From the Capitol Weekly
May 26, 2021
One thing we have learned from the COVID-19 pandemic is that there is an immense need to invest in public health and disease prevention tools before there is another widespread outbreak. While we cannot fix the past, we do have an opportunity to ensure California residents are protected from debilitating and deadly diseases in the future.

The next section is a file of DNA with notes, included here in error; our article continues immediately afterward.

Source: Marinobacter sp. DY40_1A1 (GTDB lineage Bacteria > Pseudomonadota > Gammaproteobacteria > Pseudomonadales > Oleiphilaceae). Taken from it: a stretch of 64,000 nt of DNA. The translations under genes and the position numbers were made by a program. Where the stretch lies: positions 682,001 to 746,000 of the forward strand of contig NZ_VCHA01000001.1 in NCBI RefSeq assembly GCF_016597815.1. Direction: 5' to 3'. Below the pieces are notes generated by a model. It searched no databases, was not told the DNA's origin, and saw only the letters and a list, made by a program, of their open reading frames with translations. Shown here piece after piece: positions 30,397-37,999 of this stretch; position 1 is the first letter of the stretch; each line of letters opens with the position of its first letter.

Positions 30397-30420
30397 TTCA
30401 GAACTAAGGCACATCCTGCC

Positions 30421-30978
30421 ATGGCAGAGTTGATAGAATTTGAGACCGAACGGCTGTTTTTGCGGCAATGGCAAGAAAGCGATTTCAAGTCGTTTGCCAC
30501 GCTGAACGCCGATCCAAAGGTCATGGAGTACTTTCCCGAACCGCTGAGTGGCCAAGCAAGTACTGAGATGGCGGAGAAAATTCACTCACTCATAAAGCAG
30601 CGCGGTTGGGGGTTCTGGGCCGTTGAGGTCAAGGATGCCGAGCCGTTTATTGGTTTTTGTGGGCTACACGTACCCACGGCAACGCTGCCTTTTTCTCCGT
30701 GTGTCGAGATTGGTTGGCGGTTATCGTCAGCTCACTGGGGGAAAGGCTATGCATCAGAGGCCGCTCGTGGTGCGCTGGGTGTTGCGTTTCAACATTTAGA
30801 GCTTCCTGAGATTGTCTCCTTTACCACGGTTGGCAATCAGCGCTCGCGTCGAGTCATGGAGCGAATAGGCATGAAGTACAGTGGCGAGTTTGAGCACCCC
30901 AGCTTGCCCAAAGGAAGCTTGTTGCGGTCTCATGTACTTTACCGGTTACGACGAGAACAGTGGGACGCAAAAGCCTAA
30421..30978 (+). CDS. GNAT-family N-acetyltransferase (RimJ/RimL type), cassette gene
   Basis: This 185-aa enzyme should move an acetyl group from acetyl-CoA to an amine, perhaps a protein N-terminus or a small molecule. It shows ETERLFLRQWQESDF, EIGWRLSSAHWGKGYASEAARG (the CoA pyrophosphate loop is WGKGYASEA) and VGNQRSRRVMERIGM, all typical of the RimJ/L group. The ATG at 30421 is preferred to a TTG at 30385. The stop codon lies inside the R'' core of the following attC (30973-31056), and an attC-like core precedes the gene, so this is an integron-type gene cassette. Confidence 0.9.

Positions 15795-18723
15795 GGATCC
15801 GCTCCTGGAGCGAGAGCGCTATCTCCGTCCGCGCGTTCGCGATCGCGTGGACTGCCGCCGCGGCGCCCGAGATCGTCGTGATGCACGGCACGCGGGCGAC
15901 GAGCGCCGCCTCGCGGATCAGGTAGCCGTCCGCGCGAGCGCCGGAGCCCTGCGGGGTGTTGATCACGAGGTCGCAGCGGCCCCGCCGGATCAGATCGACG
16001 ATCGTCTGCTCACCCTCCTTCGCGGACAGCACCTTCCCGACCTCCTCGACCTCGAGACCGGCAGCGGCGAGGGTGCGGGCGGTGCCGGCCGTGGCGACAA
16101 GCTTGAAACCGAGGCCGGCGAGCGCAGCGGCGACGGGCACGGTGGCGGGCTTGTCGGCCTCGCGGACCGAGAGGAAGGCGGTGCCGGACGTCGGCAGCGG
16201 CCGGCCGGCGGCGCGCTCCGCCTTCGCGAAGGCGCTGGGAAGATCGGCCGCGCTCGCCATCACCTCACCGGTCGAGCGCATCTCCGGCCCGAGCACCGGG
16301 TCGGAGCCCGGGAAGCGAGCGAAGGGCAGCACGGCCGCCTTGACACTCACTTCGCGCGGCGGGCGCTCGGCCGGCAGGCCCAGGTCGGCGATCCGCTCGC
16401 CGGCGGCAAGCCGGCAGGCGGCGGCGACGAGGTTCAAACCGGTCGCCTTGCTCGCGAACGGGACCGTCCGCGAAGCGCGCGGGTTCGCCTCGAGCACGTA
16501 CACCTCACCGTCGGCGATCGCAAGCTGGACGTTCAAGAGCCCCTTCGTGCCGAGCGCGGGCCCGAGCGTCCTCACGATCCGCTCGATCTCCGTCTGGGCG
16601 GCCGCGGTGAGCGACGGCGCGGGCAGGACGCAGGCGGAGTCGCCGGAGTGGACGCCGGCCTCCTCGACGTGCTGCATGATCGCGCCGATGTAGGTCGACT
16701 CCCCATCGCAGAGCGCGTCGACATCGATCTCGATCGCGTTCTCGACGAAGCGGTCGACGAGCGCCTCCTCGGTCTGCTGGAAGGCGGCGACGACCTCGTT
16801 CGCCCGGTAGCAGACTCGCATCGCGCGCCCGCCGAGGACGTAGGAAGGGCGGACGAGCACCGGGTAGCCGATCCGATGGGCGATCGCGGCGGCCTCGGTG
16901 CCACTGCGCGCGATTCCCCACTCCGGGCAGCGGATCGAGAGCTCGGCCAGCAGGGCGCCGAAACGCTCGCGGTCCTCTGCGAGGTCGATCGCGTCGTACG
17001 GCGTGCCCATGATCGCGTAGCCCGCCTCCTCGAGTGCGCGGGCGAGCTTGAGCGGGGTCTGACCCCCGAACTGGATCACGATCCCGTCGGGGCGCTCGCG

Our changing climate has enabled the spread of invasive mosquitoes capable of transmitting exotic viruses such as Zika, dengue, and yellow fever. According to the California Department of Public Health, over the last ten years, invasive Aedes mosquitoes have spread to more than 300 cities and towns in 22 California counties. They are different from those that are found naturally in California in that they exploit small, often unnoticed water sources and thrive in people’s backyards and patios—areas where intervention by mosquito and vector control districts is costly and time-consuming.